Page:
"The school environment is conducive for learning and national integration, in the sense that students come from all part of Nigeria so I have the opportunity to mix with other tribes, ethnic groups and learn about their customs or traditions in interaction with them." -Sr. Elizabeth
At Veritas University in Nigeria, we attended lectures after the completion of registration formalities. The first thing I missed dearly was the Skype/cast-o-matic screen greetings from our online professors. I remember that we were always welcomed, and we got an introduction to what the semester would look like. It was most helpful to get a bit of what to expect from the new course we were about to embark on. Well gradually, without the planned introduction, I began to adjust and to settle down./p>
Being there is life-giving
Meeting my colleagues on the discussion board every week has taught me a way of BEING, that is, being present and taking part in other people's lives. Now I am sitting next to my classmates, sharing more physical contact, listening attentively to the lecturers and taking notes for future references. The experience is never the same, for now I have to combine being with doing. I have to be present to my classmates in a different way, I have to do things differently. Thank God for the orientation and training that I have received from HESA program.
My educational experience has taught me many things:
- what it means to follow instructions
- to understand an assignment first before working on it
- to give credibility to my work
- to speak clearly so that my readers can understand my work (Thanks to Prof. Deborah)
- to understand the importance of referencing citations and quotes.
- to mention the names of authors, dates of publication, and the article or journal to avoid plagiarism (thanks to Prof. Obioma and Sister Pat).
- to use APA style in writing my articles and journals.
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Doing right is life-building
I am lucky I have had a solid foundation as well past participation in the seminars/workshops organized by Sister Clementina Obembe and Sister Clare Adelakun. These helped me understand what it means to be a HESA student: to be an ambassador of honesty, punctuality, good behavior, truthfulness and accountability. All these virtues I have to inculcate into my "DOING":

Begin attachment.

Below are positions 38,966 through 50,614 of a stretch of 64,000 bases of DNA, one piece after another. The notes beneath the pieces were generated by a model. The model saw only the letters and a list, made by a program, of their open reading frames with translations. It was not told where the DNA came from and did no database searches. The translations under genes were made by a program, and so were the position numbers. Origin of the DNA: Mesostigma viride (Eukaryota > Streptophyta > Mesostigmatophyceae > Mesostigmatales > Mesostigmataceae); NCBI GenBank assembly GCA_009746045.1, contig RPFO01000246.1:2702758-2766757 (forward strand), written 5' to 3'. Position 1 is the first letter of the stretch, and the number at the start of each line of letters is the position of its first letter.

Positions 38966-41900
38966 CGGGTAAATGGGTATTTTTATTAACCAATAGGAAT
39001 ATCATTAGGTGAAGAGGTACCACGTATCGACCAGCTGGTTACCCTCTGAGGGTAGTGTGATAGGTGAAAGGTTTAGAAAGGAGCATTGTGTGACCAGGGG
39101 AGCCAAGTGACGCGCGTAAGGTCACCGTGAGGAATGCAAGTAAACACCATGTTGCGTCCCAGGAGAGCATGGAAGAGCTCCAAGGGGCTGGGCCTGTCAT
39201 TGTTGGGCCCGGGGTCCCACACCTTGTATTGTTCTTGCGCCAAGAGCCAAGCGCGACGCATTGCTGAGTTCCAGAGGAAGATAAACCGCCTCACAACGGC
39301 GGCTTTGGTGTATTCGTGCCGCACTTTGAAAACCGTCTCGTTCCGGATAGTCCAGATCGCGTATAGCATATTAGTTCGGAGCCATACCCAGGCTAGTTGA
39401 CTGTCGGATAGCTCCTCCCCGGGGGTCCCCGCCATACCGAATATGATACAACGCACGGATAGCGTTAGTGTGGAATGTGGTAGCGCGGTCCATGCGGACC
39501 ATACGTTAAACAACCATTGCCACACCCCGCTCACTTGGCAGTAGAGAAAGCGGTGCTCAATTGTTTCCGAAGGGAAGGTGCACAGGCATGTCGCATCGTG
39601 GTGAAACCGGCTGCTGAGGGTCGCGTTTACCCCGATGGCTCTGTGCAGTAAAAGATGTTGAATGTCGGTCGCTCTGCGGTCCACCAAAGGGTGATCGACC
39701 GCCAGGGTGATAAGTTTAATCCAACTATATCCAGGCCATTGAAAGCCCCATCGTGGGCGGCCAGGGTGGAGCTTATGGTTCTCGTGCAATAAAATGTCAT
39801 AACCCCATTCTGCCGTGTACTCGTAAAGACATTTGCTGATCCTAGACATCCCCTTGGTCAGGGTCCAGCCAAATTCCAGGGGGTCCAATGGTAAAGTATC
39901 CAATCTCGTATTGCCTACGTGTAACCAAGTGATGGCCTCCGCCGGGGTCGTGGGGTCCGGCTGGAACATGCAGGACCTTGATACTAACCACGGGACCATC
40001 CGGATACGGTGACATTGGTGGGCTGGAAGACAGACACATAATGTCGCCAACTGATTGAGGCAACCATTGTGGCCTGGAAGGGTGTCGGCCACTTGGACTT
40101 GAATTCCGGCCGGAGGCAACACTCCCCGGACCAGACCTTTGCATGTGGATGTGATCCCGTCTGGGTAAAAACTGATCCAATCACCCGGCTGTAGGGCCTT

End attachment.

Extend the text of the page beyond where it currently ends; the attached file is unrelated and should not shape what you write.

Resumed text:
- to stand out as a good example for all other students to emulate.
- to be example of good time management by being at the lecture hall on time and submitting assignments on time.
- to dress appropriately, following the dress code of the university
- to be concerned about people around me, both staff and students.
Now that I have just finished my first semester exams, I understand more about the thin line between "Being and Doing", between active participation and passive participation. I have come to realize that BEING is "life- giving". You get to observe others and yourself. It helps you to improve, while DOING is "life- building ". It is enriching, captivating, interactive and rewarding.
I always asks the Lord that in my Being and Doing, that I always respect humanity, that I always tread gently in approaching other people's" Holy Ground" and accord them due understanding, listening, affirmation and support.
I appreciate the HESA program that gave me the opportunity of being and doing among youth (whom I love so much to work with), to bring back some of our lost values and ethics, to help re-orient all I will meet to their duties to mother earth, to one another, to self and to God In summary I offer this helpful mnemonic device:
B - Begin
E - Every
I - Interaction with
N - New
G - Gentleness
D - Do
O - Offer
I - Individuals
N - New opportunities and kind
G - Gestures